Her virgin eyes saw God incarnate born

Her virgin eyes saw God incarnate born

Author: Thomas Ken
Published in 7 hymnals

Representative Text

1 Her Virgin eyes saw God incarnate born,
when she to Bethlem came that happy morn:
how high her raptures then began to swell,
none but her own omniscient Son can tell.

2 As Eve, when she her fontal sin reviewed,
wept for herself and all she should include,
blest Mary, with man's Saviour in embrace,
joyed for herself and for all human race.

3 All saints are by her Son's dear influence blest;
she kept the very fountain at her breast:
the Son adored and nursed by the sweet Maid
a thousandfold oflove for love repaid.

4 Heaven with transcendent joys her entrance graced,
near to his throne her Son his Mother placed;
and here below, now she's of heaven possest,
all generations are to call her blest.

Source: Ancient and Modern: hymns and songs for refreshing worship #314

Author: Thomas Ken

Ken, Thomas, D.D. The bare details of Bishop Ken's life, when summarised, produce these results:—-Born at Berkhampstead, July, 1637; Scholar of Winchester, 1651; Fellow of New College, Oxford, 1657; B.A., 1661; Rector of Little Easton, 1663; Fellow of Winchester, 1666; Rector of Brighstone, 1667; Rector of Woodhay and Prebendary of Winchester, 1669; Chaplain to the Princess Mary at the Hague, 1679; returns to Winchester, 1680; Bishop of Bath and Wells, 1685; imprisoned in the Tower, 1688; deprived, 1691; died at Longleat, March 19, 1711. The parents of Ken both died during his childhood, and he grew up under the guardianship of Izaak Walton, who had married Ken's elder sister, Ann. The dominant Presbyterianism of Winchester and Ox… Go to person page >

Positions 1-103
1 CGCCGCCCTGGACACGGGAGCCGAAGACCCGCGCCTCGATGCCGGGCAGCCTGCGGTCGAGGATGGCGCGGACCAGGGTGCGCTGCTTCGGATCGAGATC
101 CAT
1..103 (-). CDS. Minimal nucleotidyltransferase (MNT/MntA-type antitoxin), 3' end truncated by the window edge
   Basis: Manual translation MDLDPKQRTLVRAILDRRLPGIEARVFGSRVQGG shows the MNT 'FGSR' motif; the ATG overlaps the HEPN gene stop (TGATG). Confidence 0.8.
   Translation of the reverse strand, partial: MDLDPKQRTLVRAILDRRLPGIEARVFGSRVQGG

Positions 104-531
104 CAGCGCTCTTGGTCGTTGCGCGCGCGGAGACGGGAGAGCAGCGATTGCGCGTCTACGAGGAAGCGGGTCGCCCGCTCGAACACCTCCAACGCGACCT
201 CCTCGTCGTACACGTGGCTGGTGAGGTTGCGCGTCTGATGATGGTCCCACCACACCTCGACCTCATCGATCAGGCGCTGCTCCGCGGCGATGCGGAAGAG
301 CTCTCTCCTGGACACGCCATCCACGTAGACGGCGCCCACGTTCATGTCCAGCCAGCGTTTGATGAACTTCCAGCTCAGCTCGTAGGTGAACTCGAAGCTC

Her Virgin eyes saw God incarnate born. T. Ken. [The Mother of our Lord.] This, in The English Hymnal, 1906, No. 217, is a cento of lines gathered together from a poem entitled "Sion: or, Philothea," in Bp. Ken's Works, 1721, vol. iv., pp. 370, &c.; the cento beginning at the line "When she to Bethlem came that happy morn." [Rev. James Mearns, M.A.] --John Julian, Dictionary of Hymnology, New Supplement (1907)



FARLEY CASTLE, composed by Henry Lawes (b. Dinton, Wiltshire, England, 1596; d. London, England, 1662), was first published in treble and bass parts as a setting for Psalm 72 in George Sandys's Paraphrase upon the Divine Poems (1638). In the British tradition the tune is used as a setting for Horati…

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Instances (1 - 4 of 4)

Ancient and Modern: hymns and songs for refreshing worship #314

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Common Praise: A new edition of Hymns Ancient and Modern #239

Hymns Ancient & Modern, New Standard Edition #310

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The New English Hymnal #182

Include 3 pre-1979 instances
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